PORTLAND, Ore. – Thirty minutes after destroying a tournament record by five shots after finishing 23-under-par, So Yeon Ryu sat at the front of the media room alongside the Canadian Pacific Women’s Open trophy looking stumped Sunday night. The question was simple, but the answer wasn’t.
“What is your goal now that you’ve won?” a reporter asked in her post-round press conference.
She hadn’t even thought about it. For two years, all she had thought about was getting back into the winner’s circle. Her only goal entering the year was “no matter what, just get a win.” She did that Sunday and now here at the Portland Classic Presented by Cambia Health Solutions, she’s having to recalibrate her goals for the remainder of the season.
“The last two years was a really tough time for me that I was like strongly needing a win, and after I made it, it feels like I lost everything because I really wanted to win a tournament and I made it,” Ryu said. “So it feels like I already reached my goal and I already finished my career.”
She made it all look so easy early on. She won the 2011 U.S. Women’s Open at 21 in a playoff before she was even an LPGA member, and then in her rookie season on the LPGA, she won the 2012 Jamie Farr Classic and finished in the top-10 a total of 16 times.
The great finishes kept coming – 27 top-10s since that win at the Jamie Farr – but the wins didn’t and the frustration mounted. Making it even more difficult was that it wasn’t an issue with her golf. She felt her golf was better in 2013 and 2014 than the two years prior. The wins just weren’t coming with it.
Meanwhile, her best friend, Inbee Park, was unintentionally amplifying the pressure - winning six times in 2013 and twice this season. There’s never been a rivalry between the two, and they celebrate with each other when they win. But as the second highest ranked Korean player, the comparisons were unavoidable at home.
“My world ranking was in Top-10, so people say, you know what, you play really consistent, but you haven’t won a tournament, so you need a win. See Inbee, Inbee won six times,” Ryu said. “I think people try to compare me with Inbee, but I never do that, because I think Inbee deserved to take No. 1. That’s why I’m not really competing with Inbee. I more respect Inbee.”
It wasn’t Park winning that bothered her personally. She knew how great Park was and how much time she put into it. Instead, it was some of the other players that she’d see win over the last two years that she felt like her swing was better than and felt like she had played more consistent golf than that turned her introspective.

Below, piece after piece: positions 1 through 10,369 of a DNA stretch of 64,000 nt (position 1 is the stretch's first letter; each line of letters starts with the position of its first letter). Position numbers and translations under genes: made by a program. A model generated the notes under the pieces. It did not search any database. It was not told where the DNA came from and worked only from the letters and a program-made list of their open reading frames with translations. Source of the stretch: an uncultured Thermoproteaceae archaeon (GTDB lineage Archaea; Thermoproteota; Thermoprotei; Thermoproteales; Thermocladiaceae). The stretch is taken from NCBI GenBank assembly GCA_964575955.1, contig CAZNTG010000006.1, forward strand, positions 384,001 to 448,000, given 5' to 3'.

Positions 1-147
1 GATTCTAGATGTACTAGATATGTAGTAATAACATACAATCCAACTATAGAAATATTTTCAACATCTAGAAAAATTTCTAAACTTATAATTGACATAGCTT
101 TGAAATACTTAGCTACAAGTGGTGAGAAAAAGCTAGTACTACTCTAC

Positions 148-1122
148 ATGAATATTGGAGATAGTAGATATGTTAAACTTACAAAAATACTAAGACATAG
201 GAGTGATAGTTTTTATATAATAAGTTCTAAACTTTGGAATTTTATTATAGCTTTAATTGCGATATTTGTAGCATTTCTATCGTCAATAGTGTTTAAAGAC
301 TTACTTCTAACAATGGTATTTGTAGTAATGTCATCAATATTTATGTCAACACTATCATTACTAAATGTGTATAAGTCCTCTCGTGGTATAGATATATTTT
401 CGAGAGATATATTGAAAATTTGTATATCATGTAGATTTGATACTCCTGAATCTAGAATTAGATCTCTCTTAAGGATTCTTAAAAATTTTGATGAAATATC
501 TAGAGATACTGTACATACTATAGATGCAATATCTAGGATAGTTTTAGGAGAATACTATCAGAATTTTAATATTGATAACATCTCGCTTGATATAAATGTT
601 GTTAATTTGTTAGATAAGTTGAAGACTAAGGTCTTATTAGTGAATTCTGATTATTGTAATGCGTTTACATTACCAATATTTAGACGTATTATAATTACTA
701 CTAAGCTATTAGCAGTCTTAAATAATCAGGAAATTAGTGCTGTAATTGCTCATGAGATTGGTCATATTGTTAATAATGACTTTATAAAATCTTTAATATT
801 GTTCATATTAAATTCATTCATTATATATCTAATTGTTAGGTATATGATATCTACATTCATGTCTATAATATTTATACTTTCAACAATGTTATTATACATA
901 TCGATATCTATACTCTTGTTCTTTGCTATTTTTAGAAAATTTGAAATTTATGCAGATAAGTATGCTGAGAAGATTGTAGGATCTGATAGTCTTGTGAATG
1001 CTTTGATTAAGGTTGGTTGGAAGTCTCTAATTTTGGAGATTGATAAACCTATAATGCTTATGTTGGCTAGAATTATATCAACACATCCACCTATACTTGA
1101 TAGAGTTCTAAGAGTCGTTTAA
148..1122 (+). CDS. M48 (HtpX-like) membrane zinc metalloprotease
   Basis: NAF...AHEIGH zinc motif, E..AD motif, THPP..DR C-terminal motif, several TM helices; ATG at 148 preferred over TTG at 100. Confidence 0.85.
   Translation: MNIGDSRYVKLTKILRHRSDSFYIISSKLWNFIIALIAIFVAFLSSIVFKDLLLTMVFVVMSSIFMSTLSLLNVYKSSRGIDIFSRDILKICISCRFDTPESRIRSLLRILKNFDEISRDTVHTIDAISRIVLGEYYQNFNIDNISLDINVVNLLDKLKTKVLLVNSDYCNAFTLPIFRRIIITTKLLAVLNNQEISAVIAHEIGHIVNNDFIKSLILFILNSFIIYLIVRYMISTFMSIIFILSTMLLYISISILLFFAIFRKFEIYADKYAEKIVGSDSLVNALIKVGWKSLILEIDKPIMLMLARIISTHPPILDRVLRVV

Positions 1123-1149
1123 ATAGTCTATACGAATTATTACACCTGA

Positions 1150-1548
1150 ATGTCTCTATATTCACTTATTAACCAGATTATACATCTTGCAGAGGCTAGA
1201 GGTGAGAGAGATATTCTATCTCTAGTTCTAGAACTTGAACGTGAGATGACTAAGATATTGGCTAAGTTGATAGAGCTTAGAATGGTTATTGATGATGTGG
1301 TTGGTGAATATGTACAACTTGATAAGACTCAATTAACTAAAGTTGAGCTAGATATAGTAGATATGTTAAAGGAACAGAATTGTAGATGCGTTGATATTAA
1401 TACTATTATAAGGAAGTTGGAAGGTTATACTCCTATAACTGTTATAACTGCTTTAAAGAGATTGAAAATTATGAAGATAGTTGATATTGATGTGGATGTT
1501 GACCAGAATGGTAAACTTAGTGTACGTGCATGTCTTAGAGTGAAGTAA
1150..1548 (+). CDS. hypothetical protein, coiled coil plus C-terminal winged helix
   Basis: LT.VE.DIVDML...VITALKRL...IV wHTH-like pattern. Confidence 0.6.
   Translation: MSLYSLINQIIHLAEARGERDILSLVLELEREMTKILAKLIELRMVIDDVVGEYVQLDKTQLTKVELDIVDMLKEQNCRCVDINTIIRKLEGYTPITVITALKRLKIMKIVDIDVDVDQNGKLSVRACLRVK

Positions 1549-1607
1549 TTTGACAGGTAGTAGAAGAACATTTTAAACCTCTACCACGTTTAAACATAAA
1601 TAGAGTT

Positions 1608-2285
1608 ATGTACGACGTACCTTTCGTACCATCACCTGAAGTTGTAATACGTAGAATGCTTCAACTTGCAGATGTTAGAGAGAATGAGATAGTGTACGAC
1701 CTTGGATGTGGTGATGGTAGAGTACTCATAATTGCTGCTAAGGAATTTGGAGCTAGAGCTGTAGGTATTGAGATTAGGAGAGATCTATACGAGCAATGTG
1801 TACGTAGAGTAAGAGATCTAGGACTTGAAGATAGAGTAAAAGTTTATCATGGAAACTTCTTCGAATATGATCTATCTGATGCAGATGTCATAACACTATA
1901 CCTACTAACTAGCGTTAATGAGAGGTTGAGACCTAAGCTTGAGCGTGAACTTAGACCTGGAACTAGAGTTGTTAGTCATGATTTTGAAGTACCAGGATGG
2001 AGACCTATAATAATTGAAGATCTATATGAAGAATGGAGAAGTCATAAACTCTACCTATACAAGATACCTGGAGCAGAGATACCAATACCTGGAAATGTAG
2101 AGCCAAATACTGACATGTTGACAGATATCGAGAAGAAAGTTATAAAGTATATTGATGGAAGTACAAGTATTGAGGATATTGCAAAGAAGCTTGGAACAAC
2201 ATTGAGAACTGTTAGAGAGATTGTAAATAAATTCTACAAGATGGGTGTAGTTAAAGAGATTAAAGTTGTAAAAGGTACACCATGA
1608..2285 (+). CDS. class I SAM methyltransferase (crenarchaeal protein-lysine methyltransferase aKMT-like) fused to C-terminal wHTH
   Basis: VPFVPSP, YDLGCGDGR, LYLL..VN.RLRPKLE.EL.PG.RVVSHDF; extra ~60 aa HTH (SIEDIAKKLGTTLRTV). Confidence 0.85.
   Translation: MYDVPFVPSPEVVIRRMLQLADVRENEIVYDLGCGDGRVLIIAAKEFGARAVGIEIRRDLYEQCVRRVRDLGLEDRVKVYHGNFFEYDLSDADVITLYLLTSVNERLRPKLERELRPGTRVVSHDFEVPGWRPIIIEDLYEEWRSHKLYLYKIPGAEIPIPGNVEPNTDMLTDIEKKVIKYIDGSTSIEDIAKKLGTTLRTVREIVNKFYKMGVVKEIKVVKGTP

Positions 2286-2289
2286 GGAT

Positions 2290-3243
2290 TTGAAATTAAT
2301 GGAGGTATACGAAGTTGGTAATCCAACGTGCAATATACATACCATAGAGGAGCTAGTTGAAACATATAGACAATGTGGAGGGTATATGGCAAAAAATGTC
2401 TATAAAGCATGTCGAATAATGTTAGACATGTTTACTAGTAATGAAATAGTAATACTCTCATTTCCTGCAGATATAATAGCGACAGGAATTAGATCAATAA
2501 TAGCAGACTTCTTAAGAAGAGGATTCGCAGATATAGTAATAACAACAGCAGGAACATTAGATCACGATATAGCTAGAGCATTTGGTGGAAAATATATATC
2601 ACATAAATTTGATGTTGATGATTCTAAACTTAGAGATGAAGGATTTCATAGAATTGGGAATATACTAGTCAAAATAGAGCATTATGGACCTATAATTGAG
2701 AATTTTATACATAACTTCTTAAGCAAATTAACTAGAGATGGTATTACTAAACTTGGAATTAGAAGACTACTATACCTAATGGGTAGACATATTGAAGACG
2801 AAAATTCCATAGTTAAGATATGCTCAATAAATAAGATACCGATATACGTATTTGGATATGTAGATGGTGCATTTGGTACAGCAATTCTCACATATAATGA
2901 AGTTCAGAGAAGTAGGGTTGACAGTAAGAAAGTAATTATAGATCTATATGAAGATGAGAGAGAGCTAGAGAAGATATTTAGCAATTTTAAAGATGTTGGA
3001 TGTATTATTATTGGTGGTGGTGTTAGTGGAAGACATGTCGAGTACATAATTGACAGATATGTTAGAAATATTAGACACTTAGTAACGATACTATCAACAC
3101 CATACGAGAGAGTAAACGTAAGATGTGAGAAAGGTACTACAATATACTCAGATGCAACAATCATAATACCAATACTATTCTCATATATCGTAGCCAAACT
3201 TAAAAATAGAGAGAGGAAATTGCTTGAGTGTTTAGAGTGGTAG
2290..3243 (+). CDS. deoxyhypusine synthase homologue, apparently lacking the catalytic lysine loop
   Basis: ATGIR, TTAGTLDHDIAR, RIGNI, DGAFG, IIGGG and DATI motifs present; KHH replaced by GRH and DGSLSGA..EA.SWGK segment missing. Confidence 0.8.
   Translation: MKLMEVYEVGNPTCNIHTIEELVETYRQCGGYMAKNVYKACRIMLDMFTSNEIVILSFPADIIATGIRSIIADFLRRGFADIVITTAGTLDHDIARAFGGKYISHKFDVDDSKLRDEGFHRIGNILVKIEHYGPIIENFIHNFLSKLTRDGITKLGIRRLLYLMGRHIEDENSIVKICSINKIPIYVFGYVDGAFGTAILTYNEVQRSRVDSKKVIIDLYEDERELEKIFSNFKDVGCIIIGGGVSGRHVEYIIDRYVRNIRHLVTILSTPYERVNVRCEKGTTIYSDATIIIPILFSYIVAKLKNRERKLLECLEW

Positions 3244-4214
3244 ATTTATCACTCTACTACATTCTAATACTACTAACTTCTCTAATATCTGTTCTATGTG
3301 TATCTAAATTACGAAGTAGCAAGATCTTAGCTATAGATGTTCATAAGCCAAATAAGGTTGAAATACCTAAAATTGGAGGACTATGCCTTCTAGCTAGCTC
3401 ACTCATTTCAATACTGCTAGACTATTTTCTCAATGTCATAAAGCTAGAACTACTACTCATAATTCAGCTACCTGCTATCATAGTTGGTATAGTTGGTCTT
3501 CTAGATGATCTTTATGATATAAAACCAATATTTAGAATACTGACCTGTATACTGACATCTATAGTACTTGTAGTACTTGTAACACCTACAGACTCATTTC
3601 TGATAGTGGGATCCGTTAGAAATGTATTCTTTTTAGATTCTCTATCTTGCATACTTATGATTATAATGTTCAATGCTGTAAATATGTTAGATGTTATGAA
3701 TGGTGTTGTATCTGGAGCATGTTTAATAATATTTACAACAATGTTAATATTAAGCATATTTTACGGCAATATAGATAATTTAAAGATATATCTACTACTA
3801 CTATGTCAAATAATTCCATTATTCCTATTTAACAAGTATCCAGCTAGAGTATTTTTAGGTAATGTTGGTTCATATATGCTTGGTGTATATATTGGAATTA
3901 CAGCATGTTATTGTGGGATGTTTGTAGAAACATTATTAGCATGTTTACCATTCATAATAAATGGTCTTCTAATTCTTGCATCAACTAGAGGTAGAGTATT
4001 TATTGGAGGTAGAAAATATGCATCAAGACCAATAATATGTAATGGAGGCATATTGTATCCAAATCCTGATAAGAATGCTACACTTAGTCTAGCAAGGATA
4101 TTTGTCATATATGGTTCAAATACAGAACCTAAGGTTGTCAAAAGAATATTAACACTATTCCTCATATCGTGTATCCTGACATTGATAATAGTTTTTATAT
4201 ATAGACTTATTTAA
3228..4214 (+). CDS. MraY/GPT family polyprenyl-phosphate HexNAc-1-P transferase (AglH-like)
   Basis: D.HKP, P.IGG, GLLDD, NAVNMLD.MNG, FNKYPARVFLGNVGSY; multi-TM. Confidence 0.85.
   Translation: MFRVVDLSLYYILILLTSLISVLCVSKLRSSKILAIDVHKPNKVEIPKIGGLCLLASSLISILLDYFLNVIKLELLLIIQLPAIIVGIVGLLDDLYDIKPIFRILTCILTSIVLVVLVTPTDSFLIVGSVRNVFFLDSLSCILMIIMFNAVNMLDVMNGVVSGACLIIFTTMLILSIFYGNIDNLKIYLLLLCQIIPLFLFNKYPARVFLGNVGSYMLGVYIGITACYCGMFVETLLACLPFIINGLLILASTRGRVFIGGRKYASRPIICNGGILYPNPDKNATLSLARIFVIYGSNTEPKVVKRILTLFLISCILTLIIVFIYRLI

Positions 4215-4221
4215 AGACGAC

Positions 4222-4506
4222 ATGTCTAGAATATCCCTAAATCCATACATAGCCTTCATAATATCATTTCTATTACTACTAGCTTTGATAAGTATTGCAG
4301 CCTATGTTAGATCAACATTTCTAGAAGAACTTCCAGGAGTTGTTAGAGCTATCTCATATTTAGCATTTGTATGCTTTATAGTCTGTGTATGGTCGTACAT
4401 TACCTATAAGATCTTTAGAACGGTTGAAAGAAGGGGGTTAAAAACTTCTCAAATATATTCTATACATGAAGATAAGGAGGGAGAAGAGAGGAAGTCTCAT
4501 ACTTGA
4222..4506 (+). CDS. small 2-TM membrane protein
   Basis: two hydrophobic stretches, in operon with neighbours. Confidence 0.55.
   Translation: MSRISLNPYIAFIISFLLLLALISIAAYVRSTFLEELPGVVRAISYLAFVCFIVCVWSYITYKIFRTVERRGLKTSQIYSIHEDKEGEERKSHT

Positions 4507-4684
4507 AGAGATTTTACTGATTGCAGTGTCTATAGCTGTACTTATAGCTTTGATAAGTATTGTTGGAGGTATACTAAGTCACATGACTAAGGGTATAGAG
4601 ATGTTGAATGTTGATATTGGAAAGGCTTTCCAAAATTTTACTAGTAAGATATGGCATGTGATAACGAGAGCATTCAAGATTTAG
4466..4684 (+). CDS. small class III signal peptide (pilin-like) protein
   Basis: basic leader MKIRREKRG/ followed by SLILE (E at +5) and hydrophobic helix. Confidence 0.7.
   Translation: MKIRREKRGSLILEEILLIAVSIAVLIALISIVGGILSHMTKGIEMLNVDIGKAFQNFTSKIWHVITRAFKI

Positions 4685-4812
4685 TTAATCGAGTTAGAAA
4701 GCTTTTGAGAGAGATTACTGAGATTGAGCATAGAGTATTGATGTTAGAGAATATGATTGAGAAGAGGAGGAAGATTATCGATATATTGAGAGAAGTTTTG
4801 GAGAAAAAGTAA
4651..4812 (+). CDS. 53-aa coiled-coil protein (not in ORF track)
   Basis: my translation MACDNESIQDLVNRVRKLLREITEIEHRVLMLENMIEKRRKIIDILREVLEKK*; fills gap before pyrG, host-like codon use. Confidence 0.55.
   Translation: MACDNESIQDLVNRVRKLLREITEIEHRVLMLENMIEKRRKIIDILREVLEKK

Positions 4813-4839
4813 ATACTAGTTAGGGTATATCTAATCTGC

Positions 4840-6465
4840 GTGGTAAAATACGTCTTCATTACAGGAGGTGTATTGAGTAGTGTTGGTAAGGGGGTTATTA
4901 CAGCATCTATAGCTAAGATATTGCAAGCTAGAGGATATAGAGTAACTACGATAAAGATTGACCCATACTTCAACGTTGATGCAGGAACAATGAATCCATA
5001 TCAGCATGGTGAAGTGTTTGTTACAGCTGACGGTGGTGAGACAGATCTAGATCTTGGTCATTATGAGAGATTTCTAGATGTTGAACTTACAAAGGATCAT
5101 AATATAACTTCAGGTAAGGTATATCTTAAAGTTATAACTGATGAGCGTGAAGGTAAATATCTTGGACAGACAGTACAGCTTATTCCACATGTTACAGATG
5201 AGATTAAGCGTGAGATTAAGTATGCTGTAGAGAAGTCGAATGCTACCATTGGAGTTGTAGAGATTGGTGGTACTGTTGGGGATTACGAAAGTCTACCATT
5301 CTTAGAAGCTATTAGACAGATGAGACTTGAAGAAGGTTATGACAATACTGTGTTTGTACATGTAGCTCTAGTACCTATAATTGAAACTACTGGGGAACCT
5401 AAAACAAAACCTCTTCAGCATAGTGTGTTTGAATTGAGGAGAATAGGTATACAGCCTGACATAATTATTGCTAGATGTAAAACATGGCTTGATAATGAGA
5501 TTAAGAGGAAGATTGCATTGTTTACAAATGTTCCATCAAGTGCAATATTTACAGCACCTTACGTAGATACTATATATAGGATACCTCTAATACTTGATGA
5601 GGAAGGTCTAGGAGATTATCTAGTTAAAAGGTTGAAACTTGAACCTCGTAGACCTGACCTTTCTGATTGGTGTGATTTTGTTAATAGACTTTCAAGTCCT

“Why can I not win the tournament? What can I improve?” Ryu said she asked her coach Ian Triggs two weeks ago at the Wegmans LPGA Championship. “Then my answer was I cannot improve anything because I’m pretty sure I’m ready to win.”
That only ratcheted up the pressure. If the missing piece wasn’t obvious, what was keeping her out of the winner’s circle, she thought?
She finished second four times between her wins and heard the critiques. She’s unlucky. She’s not strong enough in the final round.
“It’s kind of I just think to myself, ‘Oh, maybe I’m a loser.’ You know, that kind of thing. I think it’s pretty much both like media or people and my thinking,” Ryu said. “Sometimes people asked me, ‘I know you play really, but you couldn’t win any tournaments, so what does that mean?’ How can I answer that question, you know?”
As stereotypical as it sounds, the answer she realized last week was focusing on one shot at a time. Before she had looked at leaderboards, thought about the possibility that she wouldn’t close it out, and would compare herself to other players. Not last week.
“I didn’t do anything last week. I can promise that. I think that’s why I won the tournament,” she said. “I always just thought about myself. I didn’t think about any player. I didn’t pay attention to anything.”
Topics: Ryu, So Yeon